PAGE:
Regardless of age, gender and fitness level, one of the keys to safe participation of HIIT training is for all people to modify the intensity of the work interval to a preferred challenging level. Safety in participation should always be primary priority, and people should focus more on finding their own optimal training intensities as opposed to keeping up with other persons.
How Many Times a Week Can You do a HIIT Workout?
HIIT workouts are more exhaustive then steady state endurance workouts. Therefore, a longer recovery period is often needed. Perhaps start with one HIIT training workout a week, with your other workouts being steady state workouts. As you feel ready for more challenge, add a second HIIT workout a week, making sure you spread the HIIT workouts throughout the week.
Staying Active Pays Off!
Those who are physically active tend to live longer, healthier lives. Research shows that moderate physical activity – such as 30 minutes a day of brisk walking – significantly contributes to longevity. Even a person with risk factors like high blood pressure, diabetes or even a smoking habit can gain real benefits from incorporating regular physical activity into their daily life.
As many dieters have found, exercise can help you stay on a diet and lose weight. What’s more – regular exercise can help lower blood pressure, control blood sugar, improve cholesterol levels and build stronger, denser bones.
The First Step
Before you begin an exercise program, take a fitness test, or substantially increase your level of activity, make sure to answer the following questions. This physical activity readiness questionnaire (PAR-Q) will help determine if you’re ready to begin an exercise routine or program.
• Has your doctor ever said that you have a heart condition or that you should participate in physical activity only as recommended by a doctor?
• Do you feel pain in your chest during physical activity?
• In the past month, have you had chest pain when you were not doing physical activity?
• Do you lose your balance from dizziness? Do you ever lose consciousness?
• Do you have a bone or joint problem that could be made worse by a change in your physical activity?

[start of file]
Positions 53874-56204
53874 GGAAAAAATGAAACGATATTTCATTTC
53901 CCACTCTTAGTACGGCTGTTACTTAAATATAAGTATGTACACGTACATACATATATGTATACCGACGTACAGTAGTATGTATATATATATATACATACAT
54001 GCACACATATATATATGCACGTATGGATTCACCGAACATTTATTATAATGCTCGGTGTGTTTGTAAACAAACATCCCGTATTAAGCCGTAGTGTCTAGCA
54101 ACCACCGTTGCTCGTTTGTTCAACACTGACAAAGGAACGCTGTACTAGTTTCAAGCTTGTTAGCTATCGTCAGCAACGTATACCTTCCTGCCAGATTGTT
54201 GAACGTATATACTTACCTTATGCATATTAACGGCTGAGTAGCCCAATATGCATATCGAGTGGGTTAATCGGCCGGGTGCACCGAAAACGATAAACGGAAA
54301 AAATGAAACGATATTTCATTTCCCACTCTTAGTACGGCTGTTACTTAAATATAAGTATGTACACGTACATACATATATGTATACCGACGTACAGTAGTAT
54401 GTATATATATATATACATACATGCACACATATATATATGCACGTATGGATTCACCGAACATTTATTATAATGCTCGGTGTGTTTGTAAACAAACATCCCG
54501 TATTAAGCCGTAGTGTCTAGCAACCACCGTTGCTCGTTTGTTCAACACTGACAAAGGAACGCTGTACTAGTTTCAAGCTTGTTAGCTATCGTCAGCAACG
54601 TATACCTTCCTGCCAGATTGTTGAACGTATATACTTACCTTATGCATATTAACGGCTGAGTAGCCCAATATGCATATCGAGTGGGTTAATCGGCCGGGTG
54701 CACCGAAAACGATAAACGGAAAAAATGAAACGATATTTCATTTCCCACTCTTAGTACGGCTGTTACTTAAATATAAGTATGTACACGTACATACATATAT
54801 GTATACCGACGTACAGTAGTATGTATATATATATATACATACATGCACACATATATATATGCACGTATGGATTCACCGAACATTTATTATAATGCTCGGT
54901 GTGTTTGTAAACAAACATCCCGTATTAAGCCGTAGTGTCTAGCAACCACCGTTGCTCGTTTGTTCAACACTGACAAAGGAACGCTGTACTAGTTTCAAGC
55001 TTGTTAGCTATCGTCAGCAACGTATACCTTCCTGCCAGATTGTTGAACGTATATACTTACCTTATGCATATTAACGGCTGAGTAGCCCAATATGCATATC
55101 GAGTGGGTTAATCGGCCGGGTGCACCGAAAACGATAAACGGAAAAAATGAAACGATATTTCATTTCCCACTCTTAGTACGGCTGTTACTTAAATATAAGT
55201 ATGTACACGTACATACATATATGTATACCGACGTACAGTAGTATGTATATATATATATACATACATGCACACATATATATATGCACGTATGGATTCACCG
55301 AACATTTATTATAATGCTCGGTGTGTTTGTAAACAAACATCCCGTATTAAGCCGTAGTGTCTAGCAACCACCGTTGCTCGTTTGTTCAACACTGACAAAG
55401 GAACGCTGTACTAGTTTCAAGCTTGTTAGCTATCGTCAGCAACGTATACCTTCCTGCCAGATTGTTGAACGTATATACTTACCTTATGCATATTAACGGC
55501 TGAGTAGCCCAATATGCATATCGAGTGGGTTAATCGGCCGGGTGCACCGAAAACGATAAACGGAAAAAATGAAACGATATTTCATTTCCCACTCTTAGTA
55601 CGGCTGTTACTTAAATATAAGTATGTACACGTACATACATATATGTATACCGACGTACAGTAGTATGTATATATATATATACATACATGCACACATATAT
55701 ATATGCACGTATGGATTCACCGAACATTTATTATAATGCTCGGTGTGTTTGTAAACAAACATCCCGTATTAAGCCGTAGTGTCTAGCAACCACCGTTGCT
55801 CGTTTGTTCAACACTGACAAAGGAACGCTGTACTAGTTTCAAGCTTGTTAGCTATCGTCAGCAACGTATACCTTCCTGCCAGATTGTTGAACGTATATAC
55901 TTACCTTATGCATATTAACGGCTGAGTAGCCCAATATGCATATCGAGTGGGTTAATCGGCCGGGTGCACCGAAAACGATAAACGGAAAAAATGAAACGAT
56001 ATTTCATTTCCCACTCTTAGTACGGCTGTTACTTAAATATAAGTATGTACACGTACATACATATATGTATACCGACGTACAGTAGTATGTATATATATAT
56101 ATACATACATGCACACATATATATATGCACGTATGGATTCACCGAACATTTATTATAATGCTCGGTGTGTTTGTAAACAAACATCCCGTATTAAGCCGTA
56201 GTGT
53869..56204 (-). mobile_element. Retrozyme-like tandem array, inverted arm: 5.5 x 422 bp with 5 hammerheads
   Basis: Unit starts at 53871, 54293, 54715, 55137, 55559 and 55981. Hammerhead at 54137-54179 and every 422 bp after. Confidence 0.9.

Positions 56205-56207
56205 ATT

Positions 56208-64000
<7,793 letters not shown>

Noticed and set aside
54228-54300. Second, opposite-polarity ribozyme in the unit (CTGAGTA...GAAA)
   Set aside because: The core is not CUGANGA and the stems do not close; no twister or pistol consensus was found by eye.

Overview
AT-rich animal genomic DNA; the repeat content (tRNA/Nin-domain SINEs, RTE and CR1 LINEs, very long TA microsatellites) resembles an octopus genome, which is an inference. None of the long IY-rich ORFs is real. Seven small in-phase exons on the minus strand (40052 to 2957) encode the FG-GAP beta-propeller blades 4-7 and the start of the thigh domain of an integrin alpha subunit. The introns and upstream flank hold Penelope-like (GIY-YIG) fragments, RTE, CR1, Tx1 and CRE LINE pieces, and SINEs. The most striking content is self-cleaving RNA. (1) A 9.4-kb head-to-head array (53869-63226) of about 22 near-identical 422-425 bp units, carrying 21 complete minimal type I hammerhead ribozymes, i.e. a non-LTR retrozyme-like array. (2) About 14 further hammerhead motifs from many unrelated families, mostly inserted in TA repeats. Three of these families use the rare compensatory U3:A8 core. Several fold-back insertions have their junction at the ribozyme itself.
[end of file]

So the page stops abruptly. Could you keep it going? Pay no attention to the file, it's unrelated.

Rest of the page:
• Is your doctor currently prescribing drugs for your blood pressure or a heart condition?
• Do you know of any reason you should not participate in physical activity?
If you answered yes to one or more questions, if you are over 40 years of age and have recently been inactive, or if you are concerned about your health, consult a physician before taking a fitness test or substantially increasing your physical activity. If you answered no to each question, then it’s likely that you can safely begin exercising.
Prior to Exercise
Prior to beginning any exercise program, including the activities depicted in this brochure, individuals should seek medical evaluation and clearance to engage in activity. Not all exercise programs are suitable for everyone, and some programs may result in injury. Activities should be carried out at a pace that is comfortable for the user. Users should discontinue participation in any exercise activity that causes pain or discomfort. In such event, medical consultation should be immediately obtained.
The relationship of the work and recovery interval is important. Many studies use a specific ratio of exercise to recovery to improve the different energy systems of the body. For example, a ratio of 1:1 might be a 3-minute hard work (or high intensity) bout followed by a 3-minute recovery (or low intensity) bout. These 1:1 interval workouts often range about 3, 4, or 5 minutes followed by an equal time in recovery.
Another popular HIIT training protocol is called the “spring interval training method”. With this type of program the exerciser does about 30 seconds of ‘sprint or near full-out effort’, which is followed by 4 to 4.5 minutes of recovery. This combination of exercise can be repeated 3 to 5 times. These higher intensity work efforts are typically shorter bouts (30 seconds with sprint interval training).
Final HIIT Message
Interval training has been an integral part of athletic training programs for many years because a variety of sport and recreational activities require short bursts of movement at high intensities. Interval training is becoming an increasingly recognized and well-liked method of training. The incorporation of interval training into a general conditioning program will optimize the development of cardiorespiratory fitness as well as numerous other health benefits. Give HIIT a try.
Reprinted with permission of the American College of Sports Medicine. Copyright © 2014 American College of Sports Medicine. This brochure is a product of ACSM’s Consumer Information Committee. Visit ACSM online at www.acsm.org.